On this page you’ll find the dates for Public Holidays and Bank Holidays in Berlin and Brandenburg. For other states the dates may vary.
Public Holidays / Bank Holidays 2023
|Sunday 1 January 2023||New Year's Day|
|Wednesday, 08 March 2023||International Women's Day / Internationaler Frauentag***|
|Friday, 7 April 2023||Good Friday|
|Monday, 10 April 2023||Easter Monday|
|Montag, 01 May 2023||May Day / Labour Day / 1st of May|
|Thursday, 18 May 2023||Feast of the Ascension / Father’s Day (Christi Himmelfahrt)|
|Monday, 29 May 2023||Whit Monday / Pentecost Monday (Pfingstmontag)|
|Tuesday, 03 October 2023||German Unity Day (Tag der Deutschen Einheit)|
|Tuesday, 31 October 2023||Reformation Day *|
|Wednesday, 22 November 2023||Day of Prayer and Repentance / Buß- und Bettag ****|
|Sunday, 24 December 2023||Christmas Eve **|
|Monday, 25 December 2023||1st Christmas Day / Boxing Day|
|Tuesday, 26 December 2023||2nd Christmas Day / Boxing Day|
|Sunday, 31 December 2023||New Year’s Eve **|
* only in Brandenburg / Potsdam – but not in Berlin
** only second half of the day is public holiday
*** only in Berlin
**** neither in Berlin nor in Brandenburg
As you might know already, Germany is a Federal Republic, consisting of 16 more or less independent states: Berlin, Brandenburg, Bavaria etc. – I guess you get the picture. And every state has or can have basically it’s own calendar of Public Holidays / Bank Holidays.
Although most of the dates, especially the Christian holidays are the same, some others may vary, depending on the local laws and regulations of the particular state. While the north and central regions of Germany are mostly Protestant, the south regions are mostly Catholic.
On this page I only list the dates for Public Holidays and Bank Holidays in Berlin. For Brandenburg and other states the dates may be handled differently.
The Friday before Easter all shops are closed. Only at airports and in train stations you may find shops that are open – and some kiosks and late shops may be open too. But you better do you your grocery shopping already a couple of days in advance. My personal recommendation at least on Wednesday, latest on Thursday before Easter you should have some food stocked for the weekend. Easter Saturday is however a regular Saturday so you could get buy groceries – theoretically. But my experience is that the Easter Saturday shopping experience is not a good one.
The Monday after Easter also all shops are closed – basically the same situation as on Good Friday. Easter Monday feels like another Sunday.
First of May / International Workers’ Day
German: “Tag der Arbeit” / “Erster Mai”
All shops are closed, all restaurants and bars open – feels like a regular Sunday*. There are however traditionally various different demonstrations across the city. Walking around some areas in Kreuzberg, Friedrichshain and/or Mitte can be a bit ‘adventurous’ since every now and then there have been clashes / riots.
Feast of the Ascension / Father’s Day
(approximately 40 days after Easter)
German: Vatertag / Himmelfahrt
Shops are closed, restaurants open – feels like a Sunday.
Pentecost / “Whit Sunday” / Pfingsten
Pfingstsonntag Sunday “Whit Sunday” Sunday, approximately 49 days after Easter Sunday
Pfingstmontag / Monday “Whit Monday”
All shops are closed except for some shops at airports, in train stations, some kiosks and late shops. Restaurants are open – feels like another Sunday.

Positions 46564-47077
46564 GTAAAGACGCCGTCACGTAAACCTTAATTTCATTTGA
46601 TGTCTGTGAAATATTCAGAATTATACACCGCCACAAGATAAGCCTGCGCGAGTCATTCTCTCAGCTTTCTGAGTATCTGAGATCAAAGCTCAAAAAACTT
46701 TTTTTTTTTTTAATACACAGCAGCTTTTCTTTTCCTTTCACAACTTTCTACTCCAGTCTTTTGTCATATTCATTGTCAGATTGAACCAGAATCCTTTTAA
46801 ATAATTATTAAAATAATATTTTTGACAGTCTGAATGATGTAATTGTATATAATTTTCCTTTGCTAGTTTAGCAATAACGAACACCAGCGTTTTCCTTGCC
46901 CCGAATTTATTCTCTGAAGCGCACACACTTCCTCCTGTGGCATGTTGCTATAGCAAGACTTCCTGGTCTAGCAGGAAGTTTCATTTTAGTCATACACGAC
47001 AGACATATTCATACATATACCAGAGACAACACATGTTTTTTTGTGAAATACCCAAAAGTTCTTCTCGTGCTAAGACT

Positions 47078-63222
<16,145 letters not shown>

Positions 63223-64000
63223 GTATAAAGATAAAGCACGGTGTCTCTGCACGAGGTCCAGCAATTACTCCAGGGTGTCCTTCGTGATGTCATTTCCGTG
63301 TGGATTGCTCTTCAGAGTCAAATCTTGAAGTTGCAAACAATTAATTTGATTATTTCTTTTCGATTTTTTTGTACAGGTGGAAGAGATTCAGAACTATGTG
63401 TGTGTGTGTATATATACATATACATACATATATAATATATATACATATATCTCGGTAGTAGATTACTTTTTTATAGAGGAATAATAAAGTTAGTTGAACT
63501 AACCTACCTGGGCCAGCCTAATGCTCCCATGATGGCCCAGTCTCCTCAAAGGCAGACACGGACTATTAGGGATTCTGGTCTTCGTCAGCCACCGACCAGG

German Unity Day / Tag der Deutschen Einheit
On German Unity Day (“Tag der Deutschen Einheit”) basically all shops are closed. Bars, restaurants and café are however open. At airports and in train stations you may find shops that are actually open – and some kiosks and late shops may be open too.
Reformation Day / Reformationstag
In the Berlin surrounding state Brandenburg the Reformation Day (“Reformationstag”) is actually a Public Holiday – and most if not all shops are closed. In Berlin however Reformation Day is usually not a Public Holiday – but in 2017 on Reformation Day it actually was, because it’s the 500th anniversary of Luther putting up his thesis papers on the door of the Wittenberg Church.
All Saints / Allerheiligen
In Berlin All Saints (“Allerheiligen”) is not a Public Holiday in Berlin. It is however a Public Holiday in five other states: Baden-Württemberg, Bavaria (Bayern), North Rhine-Westphalia (Nordrhein-Westfalen), Rhineland-Palatinate (Rheinland-Pfalz) and Saarland. So chances are you may find quite a number of German short-trip visitors on All Saints in Berlin.
Day of Prayer and Repentance / Buß- und Bettag
The Day of Prayer and Repentance (“Buß- und Bettag”) is not a Public Holiday in Berlin – actually only in Saxony (Sachsen) the Day of Prayer and Repentance is a Public Holiday. In all other German States it’s a regular day – so shops and restaurants etc. are open.
New Year’s Eve / New Year’s Day (Silvester / Neujahrstag)
The last day of the year is half a public holiday. Shops are usually open until some time in the afternoon. Check the opening times early, in case you need to buy something on New Year’s Eve. Also don’t expect to be the only one who needs to get some last minute shopping done. The first day of the year is an off day – Public Holiday – shops are closed. And some restaurants and bars may also be closed – others may be open. But who wants to walk the Berlin streets on New Year’s Day anyways? Well – maybe I should give it a try someday…
General note on Public Holidays in Germany
These above listed Public Holidays are valid in Berlin. Depending on local laws and regulations other regions and states such as Bavaria and Saxony may have different or even more off-days. You can find a complete list of Public holidays in Germany over here:
Do you have and thoughts, suggestions, additional recommendations or comments? Please feel free to leave your comment below. Thank you!